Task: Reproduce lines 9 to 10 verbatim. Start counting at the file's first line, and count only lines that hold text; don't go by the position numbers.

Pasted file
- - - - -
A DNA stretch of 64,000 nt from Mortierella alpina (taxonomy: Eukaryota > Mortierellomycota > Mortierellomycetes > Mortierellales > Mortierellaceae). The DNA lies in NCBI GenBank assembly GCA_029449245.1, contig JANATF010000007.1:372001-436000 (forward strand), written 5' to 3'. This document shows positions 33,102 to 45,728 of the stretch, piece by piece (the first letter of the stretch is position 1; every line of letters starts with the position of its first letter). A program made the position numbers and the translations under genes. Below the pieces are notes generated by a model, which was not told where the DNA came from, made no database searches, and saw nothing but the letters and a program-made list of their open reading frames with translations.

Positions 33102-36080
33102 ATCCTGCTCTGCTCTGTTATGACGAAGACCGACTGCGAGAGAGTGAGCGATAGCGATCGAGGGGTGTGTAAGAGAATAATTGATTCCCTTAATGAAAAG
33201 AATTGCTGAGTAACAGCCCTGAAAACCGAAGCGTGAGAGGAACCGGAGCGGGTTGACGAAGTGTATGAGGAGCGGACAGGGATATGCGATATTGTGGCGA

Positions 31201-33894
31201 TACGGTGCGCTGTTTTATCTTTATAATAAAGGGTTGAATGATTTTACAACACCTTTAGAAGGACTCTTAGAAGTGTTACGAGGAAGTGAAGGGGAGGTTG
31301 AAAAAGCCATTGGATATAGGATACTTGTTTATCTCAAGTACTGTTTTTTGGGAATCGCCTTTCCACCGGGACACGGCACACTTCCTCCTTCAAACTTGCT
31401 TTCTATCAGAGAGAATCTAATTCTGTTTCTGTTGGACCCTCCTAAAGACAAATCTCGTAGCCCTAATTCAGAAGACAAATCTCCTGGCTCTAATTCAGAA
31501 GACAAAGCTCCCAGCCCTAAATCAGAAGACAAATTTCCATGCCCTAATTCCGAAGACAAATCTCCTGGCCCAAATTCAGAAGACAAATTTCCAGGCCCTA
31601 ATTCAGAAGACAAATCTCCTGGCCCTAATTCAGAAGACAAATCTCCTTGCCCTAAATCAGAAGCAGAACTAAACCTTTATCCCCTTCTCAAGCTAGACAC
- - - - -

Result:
31501 GACAAAGCTCCCAGCCCTAAATCAGAAGACAAATTTCCATGCCCTAATTCCGAAGACAAATCTCCTGGCCCAAATTCAGAAGACAAATTTCCAGGCCCTA
31601 ATTCAGAAGACAAATCTCCTGGCCCTAATTCAGAAGACAAATCTCCTTGCCCTAAATCAGAAGCAGAACTAAACCTTTATCCCCTTCTCAAGCTAGACAC